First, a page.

18 The wrath of God is being revealed from heaven against all the godlessness and wickedness of people, who suppress the truth by their wickedness, 19 since what may be known about God is plain to them, because God has made it plain to them. 20 For since the creation of the world God’s invisible qualities—his eternal power and divine nature—have been clearly seen, being understood from what has been made, so that people are without excuse.

21 For although they knew God, they neither glorified him as God nor gave thanks to him, but their thinking became futile and their foolish hearts were darkened.

(Romans 1:18-21)

Paul’s general assessment then is that humans don’t disbelieve in the true God because they’re basically ignorant of God. Rather, they disbelieve in God because they “suppress the truth by their wickedness” (vs. 18). They’ve talked themselves out of the truth that’s in front of them, despite the clear evidence, because the truth is inconvenient. 

Paul’s logic in these verses is NOT that God is angry with people for simply having too little knowledge and that this leads them to do bad things.

So far as I can tell, Romans 1:18-21 is the only spot in Scripture where all three of the historical philosophical arguments for God’s existence come up. The Cosmological Argument, Teleological Argument, Moral Argument are all embedded.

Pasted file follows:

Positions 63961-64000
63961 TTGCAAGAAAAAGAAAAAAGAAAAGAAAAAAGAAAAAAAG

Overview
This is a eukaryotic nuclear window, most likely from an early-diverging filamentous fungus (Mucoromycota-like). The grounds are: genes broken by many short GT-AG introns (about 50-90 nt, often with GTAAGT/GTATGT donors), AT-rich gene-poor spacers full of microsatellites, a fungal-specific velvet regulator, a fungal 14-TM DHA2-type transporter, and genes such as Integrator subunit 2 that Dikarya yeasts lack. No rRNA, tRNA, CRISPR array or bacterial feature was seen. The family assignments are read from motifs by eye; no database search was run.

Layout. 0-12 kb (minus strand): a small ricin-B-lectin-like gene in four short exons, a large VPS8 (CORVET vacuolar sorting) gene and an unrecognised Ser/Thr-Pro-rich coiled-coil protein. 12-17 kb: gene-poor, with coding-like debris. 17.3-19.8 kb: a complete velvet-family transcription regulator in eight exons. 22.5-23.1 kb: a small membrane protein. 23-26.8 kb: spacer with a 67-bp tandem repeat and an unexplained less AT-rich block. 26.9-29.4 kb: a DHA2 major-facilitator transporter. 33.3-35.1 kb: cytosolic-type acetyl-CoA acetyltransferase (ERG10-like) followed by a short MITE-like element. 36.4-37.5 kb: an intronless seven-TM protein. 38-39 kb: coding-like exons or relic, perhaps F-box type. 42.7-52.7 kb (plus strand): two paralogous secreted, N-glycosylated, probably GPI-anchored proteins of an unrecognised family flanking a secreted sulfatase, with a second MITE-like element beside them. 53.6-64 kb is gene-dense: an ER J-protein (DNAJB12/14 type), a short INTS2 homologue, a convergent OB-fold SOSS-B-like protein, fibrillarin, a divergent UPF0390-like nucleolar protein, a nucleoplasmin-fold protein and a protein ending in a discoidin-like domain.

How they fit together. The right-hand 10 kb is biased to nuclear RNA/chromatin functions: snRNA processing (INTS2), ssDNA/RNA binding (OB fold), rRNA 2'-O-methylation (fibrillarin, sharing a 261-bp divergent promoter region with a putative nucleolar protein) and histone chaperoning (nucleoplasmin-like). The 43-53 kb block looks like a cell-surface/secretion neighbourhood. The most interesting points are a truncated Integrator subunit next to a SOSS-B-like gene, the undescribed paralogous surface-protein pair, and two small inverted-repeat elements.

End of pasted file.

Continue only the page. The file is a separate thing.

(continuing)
Ignorance is not the primary issue.

Paul doesn’t describe pagans as people who were unfortunately withheld information and didn’t stand a chance, but as people who are sinning by choice against their better knowledge. They suppress the truth for themselves. For that matter, believers too possess a sinful flesh that is constantly trying to push the inconvenient, humbling truth down. 

II. Idol Makers

22 Although they claimed to be wise, they became fools 23 and exchanged the glory of the immortal God for images made to look like a mortal human being and birds and animals and reptiles.

24 Therefore God gave them over in the sinful desires of their hearts to sexual impurity for the degrading of their bodies with one another.25 They exchanged the truth about God for a lie, and worshiped and served created things rather than the Creator—who is forever praised. Amen.

Romans 1:22-25

Here’s the interesting twist. Because the truth of God is inconvenient and humbling, the fallen flesh refuses to worship God.